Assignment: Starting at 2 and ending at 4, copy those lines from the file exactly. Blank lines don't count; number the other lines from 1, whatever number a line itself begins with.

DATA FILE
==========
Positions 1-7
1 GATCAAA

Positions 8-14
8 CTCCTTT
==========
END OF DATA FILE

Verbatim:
1 GATCAAA

Positions 8-14
8 CTCCTTT